Some of her gifts from him are on display in the house. They are quite… well… Edward-themed.
A brooch with ‘E7’, a tortoiseshell box and an ‘EVII’ brooch
She always said that she found Edward to be a very dear, warm man. And surprisingly normal for a member of royalty, as demonstrated by the fact that he apparently wrapped his own presents. And this brings us neatly to the Christmas theme of this post. Polesden Lacey is decked out in Edwardian Christmas finery at the moment, and every weekend day in December, it’s full of volunteers clad in period costumes, full of fascinating information about the festive parties that Margaret used to hold.
Christmas was a huge affair at Polesden Lacey. She had a minimum of seventy staff to attend to her guests’ every possible whim. They wanted for nothing. These high-class visitors were used to the London Clubs of the time, and she very much wanted to recreate that experience for them in her home. The fare served was not really all that dissimilar to what we eat today (the pig’s head aside). Traditional roast turkey and Christmas plum pudding were on the menu. Roasted nuts, mince pies and marzipan dates were on hand for snacking. Mrs Greville’s French chef, Monsieur Delachaume would have pulled out all the stops for the veritable banquet served to around ten guests every year.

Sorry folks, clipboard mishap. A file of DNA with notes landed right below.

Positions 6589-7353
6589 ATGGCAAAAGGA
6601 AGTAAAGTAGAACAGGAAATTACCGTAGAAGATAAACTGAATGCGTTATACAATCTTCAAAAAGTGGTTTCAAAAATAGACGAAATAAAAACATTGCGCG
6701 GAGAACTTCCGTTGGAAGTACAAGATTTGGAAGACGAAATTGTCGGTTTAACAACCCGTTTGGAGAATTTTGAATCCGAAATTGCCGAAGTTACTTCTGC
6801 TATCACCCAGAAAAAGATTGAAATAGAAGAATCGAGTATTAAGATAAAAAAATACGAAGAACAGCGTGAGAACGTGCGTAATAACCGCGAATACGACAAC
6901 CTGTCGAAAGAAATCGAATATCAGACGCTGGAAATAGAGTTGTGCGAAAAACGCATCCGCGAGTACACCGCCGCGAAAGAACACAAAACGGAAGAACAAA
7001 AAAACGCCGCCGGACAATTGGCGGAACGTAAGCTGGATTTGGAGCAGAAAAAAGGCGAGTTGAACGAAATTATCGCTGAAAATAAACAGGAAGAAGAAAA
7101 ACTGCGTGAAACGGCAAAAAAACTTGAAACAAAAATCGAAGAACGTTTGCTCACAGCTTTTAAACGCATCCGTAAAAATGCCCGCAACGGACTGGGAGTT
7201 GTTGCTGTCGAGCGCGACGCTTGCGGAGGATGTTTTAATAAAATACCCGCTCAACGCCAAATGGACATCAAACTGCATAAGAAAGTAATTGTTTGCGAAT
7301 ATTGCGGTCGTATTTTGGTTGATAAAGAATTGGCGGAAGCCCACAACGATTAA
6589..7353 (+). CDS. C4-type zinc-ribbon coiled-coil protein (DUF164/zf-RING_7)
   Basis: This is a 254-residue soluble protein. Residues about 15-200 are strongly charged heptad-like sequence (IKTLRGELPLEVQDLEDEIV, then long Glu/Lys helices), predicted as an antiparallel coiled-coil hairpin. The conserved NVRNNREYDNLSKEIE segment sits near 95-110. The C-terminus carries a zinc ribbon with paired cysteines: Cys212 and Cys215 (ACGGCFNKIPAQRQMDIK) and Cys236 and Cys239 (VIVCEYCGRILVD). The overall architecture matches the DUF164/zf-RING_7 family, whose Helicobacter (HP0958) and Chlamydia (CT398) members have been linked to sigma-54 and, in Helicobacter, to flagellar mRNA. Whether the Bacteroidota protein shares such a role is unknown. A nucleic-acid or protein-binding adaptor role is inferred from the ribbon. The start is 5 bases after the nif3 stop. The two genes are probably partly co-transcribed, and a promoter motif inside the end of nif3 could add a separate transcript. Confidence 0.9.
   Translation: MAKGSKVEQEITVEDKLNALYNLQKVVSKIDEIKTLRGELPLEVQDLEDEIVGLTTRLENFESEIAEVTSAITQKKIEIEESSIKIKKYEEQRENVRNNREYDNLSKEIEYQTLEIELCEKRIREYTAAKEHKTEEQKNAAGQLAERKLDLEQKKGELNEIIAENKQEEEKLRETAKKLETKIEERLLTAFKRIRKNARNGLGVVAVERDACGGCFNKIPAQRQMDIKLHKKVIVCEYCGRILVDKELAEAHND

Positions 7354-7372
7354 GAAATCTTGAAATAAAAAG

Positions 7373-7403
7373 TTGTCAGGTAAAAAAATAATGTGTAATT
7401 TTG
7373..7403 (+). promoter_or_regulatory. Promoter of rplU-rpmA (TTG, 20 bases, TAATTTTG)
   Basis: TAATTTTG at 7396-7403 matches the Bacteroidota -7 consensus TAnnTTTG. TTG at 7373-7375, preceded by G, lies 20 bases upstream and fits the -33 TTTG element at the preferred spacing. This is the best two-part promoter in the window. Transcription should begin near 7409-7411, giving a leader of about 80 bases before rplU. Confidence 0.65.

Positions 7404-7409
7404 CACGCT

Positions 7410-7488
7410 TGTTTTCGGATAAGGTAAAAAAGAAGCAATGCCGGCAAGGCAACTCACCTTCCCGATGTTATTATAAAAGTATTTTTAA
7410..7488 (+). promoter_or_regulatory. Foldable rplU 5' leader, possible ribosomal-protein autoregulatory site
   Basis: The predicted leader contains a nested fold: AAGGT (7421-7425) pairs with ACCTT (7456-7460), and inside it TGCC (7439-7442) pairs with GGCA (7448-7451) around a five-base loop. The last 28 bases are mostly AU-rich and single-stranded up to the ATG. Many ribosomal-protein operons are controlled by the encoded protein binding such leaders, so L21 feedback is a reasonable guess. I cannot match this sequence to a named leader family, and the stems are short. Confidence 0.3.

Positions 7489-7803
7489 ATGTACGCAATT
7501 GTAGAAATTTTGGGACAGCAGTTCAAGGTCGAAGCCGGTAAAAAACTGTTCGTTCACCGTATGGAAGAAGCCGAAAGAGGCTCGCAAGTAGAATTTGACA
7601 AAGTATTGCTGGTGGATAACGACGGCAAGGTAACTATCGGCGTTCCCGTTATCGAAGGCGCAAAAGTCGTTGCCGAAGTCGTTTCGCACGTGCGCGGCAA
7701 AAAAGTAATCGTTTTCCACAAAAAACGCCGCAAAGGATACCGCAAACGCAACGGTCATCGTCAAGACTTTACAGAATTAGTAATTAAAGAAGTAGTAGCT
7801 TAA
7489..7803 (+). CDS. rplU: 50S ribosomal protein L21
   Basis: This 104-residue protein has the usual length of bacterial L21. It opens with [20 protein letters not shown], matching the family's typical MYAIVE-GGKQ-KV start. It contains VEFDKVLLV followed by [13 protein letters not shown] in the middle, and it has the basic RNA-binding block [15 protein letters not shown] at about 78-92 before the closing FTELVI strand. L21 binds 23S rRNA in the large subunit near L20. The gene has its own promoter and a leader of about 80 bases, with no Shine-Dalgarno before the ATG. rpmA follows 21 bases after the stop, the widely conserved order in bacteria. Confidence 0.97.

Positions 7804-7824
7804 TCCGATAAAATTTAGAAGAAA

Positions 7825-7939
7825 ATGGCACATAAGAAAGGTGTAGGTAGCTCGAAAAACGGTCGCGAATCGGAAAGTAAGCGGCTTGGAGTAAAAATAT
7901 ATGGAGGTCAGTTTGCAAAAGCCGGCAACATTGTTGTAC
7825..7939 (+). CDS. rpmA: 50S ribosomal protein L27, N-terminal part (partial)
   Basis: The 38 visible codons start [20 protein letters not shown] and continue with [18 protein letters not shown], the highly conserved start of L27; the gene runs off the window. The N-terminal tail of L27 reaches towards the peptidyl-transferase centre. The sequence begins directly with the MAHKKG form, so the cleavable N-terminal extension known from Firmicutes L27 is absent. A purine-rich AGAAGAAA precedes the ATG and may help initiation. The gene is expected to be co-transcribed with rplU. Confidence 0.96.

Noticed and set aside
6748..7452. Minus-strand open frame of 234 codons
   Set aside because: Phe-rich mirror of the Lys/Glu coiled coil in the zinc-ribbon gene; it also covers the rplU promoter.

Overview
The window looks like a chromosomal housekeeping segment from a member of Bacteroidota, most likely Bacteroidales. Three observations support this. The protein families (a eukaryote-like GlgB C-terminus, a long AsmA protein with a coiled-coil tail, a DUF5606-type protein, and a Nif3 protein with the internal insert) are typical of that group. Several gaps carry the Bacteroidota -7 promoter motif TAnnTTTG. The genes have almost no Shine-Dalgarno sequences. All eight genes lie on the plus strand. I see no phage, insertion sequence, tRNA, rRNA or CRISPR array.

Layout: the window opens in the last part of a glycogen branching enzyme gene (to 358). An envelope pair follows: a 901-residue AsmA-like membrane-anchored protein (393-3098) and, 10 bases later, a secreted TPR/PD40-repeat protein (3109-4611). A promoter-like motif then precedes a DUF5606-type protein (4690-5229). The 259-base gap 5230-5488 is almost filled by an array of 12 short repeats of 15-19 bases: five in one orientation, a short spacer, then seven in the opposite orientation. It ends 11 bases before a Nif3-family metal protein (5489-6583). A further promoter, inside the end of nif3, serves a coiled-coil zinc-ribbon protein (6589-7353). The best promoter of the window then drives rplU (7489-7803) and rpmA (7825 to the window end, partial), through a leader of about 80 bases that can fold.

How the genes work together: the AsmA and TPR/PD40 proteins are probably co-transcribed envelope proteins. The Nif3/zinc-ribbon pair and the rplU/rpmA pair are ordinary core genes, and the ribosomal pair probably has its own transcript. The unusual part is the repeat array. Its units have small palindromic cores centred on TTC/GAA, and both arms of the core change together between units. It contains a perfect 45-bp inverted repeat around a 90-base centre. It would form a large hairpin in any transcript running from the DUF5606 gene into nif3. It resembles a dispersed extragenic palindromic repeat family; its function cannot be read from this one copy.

One of the smaller drawing rooms was decked out to represent Christmas morning, with coffee, presents and nibbles. It’s full of curious artifacts as every room of Polesden Lacey – Mrs G didn’t really get picky about the things she collected – if she liked it, it didn’t matter what it was or when it was from. There’s everything from Oriental antiquities to medieval portraiture and furniture from across the globe.
She would often employ popular musicians to play in the astonishingly shiny and luxurious Gold Room – later, Bert Ambrose, a favourite of Bertie’s son Edward VIII, would play to esteemed guests.
Despite its opulence, I could really imagine Margaret sitting with her guests and friends, having a jolly old time.
I love the Edwardian crackers, sweets and glassware, but I just had to add in the brilliant photo of Mrs Greville hanging out in Hollywood with Spencer Tracy and Wendy Barrie in the late 1930s. She really did know absolutely everyone.
After a slap-up Christmas dinner, guests would retire to the Games Room, to smoke cigars, play billiards, cards and chess, and listen to four minutes at a time’s worth of music on celluoid discs, on the wind-up gramophone. I tried to take a picture, but it was too dark! I love the sound of this (almost) technology-free Christmas… anything’s better than old repeats and soap opera specials.
After the tour was over, I headed outside into the frankly freezing grounds. Since the King’s Ginger would likely have been served to his Majesty after his motoring journey down and his huge meal when at Polesden Lacey, it’s only right that I also partook in an attempt to warm up after my own feasting on culture inside.
If you’ve managed to bag yourself a bottle of The King’s Ginger and are looking for a festive recipe to use it in, may I recommend the King’s Winter Cup? I’ll have a video to show off for this very soon!
30ml The King’s Ginger
20ml cloudy apple juice
100ml apple cider
Cinnamon stick to garnish
Add all ingredients into a pan or soup urn. Simmer on a gentle heat for 30 mins then serve. Garnish with a cinnamon stick.
Happy eating and drinking this Christmas! Do it like an Edwardian… by indulging in too much of both (and if you do, remember the King’s Ginger is a wonderful digestif).